During Khmer Rouge times, truly horrific things happened throughout the country.  Families were completely shattered.  Children were encouraged -- forced, really -- to denounce their parents.  It was really like a (social) science fiction tale -- except that it really happened.

The city of Phnom Penh was almost completely emptied during the "cleansing."  Its 1970 population of 457,000 was reduced to 370,000 because of the war -- but in 1978 to 32,000.  That's more than 9/10 of the population removed -- forcibly, violently in terrifying and inhumane ways.  One of our guides said that her family was among the "first 20 families" to begin to repopulate the city after the defeat of the Khmer Rouge.  Today the city is over 2 million people.

Each of the guides that we met --- whether in Phnom Penh or in Angkor Wat/Siem Reap -- was profoundly and adversely affected by the terror of the 1970s.

In retrospect, some of the sights of the palace were modern harbingers of the ancient past (if you can follow THAT locution). . . . Consider the appearance of the picture above or below with the ancient stones of Angkor Wat that you know from so many people's pictures (including our own) that we would see one day later.

The "road" from Phnom Penh to Siem Reap. . . . To say that the road from Phnom Penh to Siem Reap was under construction would be unreasonably generous.  It would be more accurate to say that in 5 or 10 years there might be a serviceable road between the two -- but in the meantime, it was a jarring dirty bumpy pretty miserable trip taking 6 to 8 hours.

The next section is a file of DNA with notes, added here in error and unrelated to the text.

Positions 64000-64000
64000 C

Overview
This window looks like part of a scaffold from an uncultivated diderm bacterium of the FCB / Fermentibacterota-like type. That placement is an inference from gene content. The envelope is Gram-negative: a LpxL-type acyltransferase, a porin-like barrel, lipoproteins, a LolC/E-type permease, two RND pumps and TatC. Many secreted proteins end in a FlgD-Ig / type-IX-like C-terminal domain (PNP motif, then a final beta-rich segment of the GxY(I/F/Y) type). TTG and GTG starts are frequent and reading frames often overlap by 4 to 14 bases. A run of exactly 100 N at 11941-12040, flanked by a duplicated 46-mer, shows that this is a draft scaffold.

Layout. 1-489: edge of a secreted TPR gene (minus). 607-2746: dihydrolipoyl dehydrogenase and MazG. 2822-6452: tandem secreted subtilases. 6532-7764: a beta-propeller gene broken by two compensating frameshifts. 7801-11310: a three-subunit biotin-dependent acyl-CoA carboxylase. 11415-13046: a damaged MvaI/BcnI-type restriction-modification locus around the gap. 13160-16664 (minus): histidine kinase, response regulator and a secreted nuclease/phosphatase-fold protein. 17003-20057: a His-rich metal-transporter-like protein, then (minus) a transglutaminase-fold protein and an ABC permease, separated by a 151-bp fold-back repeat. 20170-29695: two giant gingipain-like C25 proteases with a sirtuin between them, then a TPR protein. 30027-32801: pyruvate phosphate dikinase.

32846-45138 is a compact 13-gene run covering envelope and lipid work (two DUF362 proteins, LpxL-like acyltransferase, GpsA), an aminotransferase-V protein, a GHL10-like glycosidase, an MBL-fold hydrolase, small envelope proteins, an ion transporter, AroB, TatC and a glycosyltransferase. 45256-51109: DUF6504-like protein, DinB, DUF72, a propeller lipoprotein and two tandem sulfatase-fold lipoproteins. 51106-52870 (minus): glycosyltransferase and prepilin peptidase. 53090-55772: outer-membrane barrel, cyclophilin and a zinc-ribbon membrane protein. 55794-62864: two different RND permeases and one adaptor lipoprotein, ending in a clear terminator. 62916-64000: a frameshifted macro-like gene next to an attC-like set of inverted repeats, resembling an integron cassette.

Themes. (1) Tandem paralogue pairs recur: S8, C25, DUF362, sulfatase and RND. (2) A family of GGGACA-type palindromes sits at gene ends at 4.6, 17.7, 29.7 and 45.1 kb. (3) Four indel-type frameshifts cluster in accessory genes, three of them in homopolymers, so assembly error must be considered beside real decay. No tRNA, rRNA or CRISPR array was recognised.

The "promising" part of the journey -- where you can at least SEE that they are BUILDING the road!
After arriving in Siem Reap, we checked into our lovely hotel, went out to check out the local city and cuisine, and prepared for an EARLY morning trip to Angkor Wat.  Like thousands of others (each day), we got up around 4 in the morning to be in place to see the sun rise at this ancient temple complex. . .

It wasn't just humans who gathered in big numbers to enjoy the sunrise --
as I discovered when it got a little lighter and I looked around the
lake where we had gathered!

There's a lot to see.  Here we were at the top of one part of the Temple complex,
looking out the window (duh) -- a perch that we got to enjoy ahead of many
others thanks to our guide's understanding of how everything worked
in the most popular part of the Angkor Wat complex.

There are many places around Siem Reap and the Angkor complex with faces like these --
one side is gods, the other, demons.  The new faces are pieces that have been returned
from museums around the world.  This is one of those delicate balance issues:
It's nice for the rest of the world to be able to see Angkor's treasures -- except that
it has generally meant that those haven't been visible in the very place they originated.

The workmanship and style of the various places is pretty mind-boggling.
It also reflects different periods of time (by several centuries), with different prevailing artistic and cultural ideas --
and a pendulum between Buddhist and Hindu and variations within.

One traditional spot/perspective enables you to snap a shot
so that you are "nose to nose" with Buddha --
without getting so close that you're being disrespectful.